I am really happy to announce the winner of our inaugural "F-Stop Collaborate and Listen" podcast Landscape Conservation Award!
The goal of this award was to recognize an individual photographer who is highly involved in conservation issues within their local communities or within the landscape and nature photography community. This could be through their writing, speaking, photography projects, or community organizing efforts. Additionally, we wanted to recognize an individual that actively practices the Nature First Principles. In partnership with our Patreon supporters, the “F-Stop Collaborate and Listen” podcast presents the prestigious honor, and a cash prize of $1,500.
We had six total nominees for the award. Thank you to the folks that stepped up and nominated a photographer for the award.
We had some amazing nominees for the award, please spend some time looking at their work and learning about them:
Our goal for the award is to recognize an individual photographer who is highly involved in conservation issues within their local communities or within the landscape and nature photography community. This could be through their writing, speaking, photography projects, or community organizing efforts. Additionally, one of the goals of this award was to recognize an individual that is actively practicing the Nature First Principles.
Our Award Criteria
We had four different domains by which each nominee was rated on a scale from one to ten. These four scores were totaled for each domain and then the average of every nominee's total score was calculated. Lastly, the average total score for each nominee was reached by dividing their total score by eight (which was the number of judges we had).
In the end it was a very close contest with the total averages ranging from 29.1 to 35!
Congratulations to J Henry Fair for winning the award! Here is what J Henry Fair had to say about his work:
"More than 20 years ago I decided that commercial photography was all about promoting consumption, which is the scourge of the planet, so I devoted myself to conservation causes. It started with local efforts to preserve open space from development, then progressed to international campaigns to persuade companies to change their behavior toward the environment. For a sideline project, I started a wolf center to promote education about wild spaces and foster reintroduction of wolves to the wild."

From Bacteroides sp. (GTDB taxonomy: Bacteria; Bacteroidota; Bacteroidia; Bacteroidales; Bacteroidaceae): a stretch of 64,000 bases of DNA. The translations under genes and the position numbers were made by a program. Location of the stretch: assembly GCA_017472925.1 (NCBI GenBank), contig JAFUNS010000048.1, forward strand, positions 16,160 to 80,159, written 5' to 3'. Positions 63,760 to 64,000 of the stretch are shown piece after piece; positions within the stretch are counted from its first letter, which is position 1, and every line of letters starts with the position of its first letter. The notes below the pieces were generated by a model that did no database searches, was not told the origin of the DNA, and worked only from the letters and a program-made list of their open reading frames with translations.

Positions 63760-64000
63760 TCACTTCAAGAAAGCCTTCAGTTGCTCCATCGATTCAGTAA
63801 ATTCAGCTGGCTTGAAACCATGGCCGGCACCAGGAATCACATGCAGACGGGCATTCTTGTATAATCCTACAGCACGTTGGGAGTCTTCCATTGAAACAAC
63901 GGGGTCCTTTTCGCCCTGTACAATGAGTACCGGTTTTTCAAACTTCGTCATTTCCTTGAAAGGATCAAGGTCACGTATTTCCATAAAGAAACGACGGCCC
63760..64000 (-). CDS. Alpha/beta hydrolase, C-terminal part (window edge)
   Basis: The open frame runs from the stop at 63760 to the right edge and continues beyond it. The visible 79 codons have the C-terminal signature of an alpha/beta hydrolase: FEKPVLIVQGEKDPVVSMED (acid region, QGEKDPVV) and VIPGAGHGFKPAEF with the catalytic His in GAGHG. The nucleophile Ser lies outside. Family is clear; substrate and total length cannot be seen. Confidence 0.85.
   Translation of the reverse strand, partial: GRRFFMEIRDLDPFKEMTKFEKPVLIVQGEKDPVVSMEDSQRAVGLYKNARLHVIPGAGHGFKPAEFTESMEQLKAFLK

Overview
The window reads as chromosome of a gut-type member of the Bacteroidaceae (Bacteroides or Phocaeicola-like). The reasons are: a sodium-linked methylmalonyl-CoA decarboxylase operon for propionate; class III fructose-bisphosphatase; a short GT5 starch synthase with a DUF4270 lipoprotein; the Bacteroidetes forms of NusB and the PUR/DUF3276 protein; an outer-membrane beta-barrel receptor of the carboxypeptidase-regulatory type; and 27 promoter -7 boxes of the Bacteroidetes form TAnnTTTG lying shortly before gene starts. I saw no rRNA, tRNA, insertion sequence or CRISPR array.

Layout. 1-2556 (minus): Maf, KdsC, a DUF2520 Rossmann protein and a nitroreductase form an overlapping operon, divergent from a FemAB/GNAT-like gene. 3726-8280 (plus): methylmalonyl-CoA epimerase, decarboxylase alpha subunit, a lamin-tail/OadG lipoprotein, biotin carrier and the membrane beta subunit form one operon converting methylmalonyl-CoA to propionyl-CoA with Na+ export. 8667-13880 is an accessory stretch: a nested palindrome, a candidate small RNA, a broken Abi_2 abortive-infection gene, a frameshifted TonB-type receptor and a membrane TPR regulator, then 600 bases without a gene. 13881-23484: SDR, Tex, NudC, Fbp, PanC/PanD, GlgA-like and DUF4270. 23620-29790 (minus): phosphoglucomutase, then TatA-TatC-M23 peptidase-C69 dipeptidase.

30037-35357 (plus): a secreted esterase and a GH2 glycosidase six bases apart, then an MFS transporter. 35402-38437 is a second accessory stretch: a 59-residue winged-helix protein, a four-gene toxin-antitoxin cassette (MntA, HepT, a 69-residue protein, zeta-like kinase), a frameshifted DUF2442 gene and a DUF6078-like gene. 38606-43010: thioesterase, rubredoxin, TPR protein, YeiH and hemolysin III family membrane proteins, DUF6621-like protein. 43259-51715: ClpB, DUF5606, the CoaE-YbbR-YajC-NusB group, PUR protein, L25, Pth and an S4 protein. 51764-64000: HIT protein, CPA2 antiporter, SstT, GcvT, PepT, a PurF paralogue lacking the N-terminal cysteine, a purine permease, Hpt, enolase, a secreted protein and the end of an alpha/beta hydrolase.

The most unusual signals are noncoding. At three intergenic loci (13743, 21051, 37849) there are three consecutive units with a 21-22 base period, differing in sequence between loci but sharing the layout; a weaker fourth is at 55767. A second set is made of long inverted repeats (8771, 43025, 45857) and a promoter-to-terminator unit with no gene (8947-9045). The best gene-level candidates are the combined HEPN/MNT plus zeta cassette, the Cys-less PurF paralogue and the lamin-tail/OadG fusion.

About the Winner
J Henry Fair uses pictures to tell stories about people and things that affect people. He is based in New York City and Berlin, but travels constantly. His recent book,Industrial Scars: The Hidden Costs of Consumption, published by Papadakis of London, is in to its second edition. His new book, the first of the “Coastline” series, On The Edge: From Combahee To Winyah, was published in spring 2019 and has received fantastic reviews.
Speaking about his “Industrial Scars” series, Roberta Smith, chief art critic of The New York Times said “The vivid color photographs of J Henry Fair lead an uneasy double life as potent records of environmental pollution and as ersatz evocations of abstract painting…information and form work together, to devastating effect.
Keep up the great work J Henry! Please enjoy a selection of J Henry Fair's work below.
I learned a lot through this process and will be sure to take the feedback from our amazing judges and incorporate it into our process next time.
Thank you to our eight amazing judges, including:
- Rajesh Jyothiswaran
- Michael Rung
- Candace Dyar
- Julie Boyd
- Greg Whitton
- Wayne Suggs
- Mark Hespenheide
- Nathan St. Andre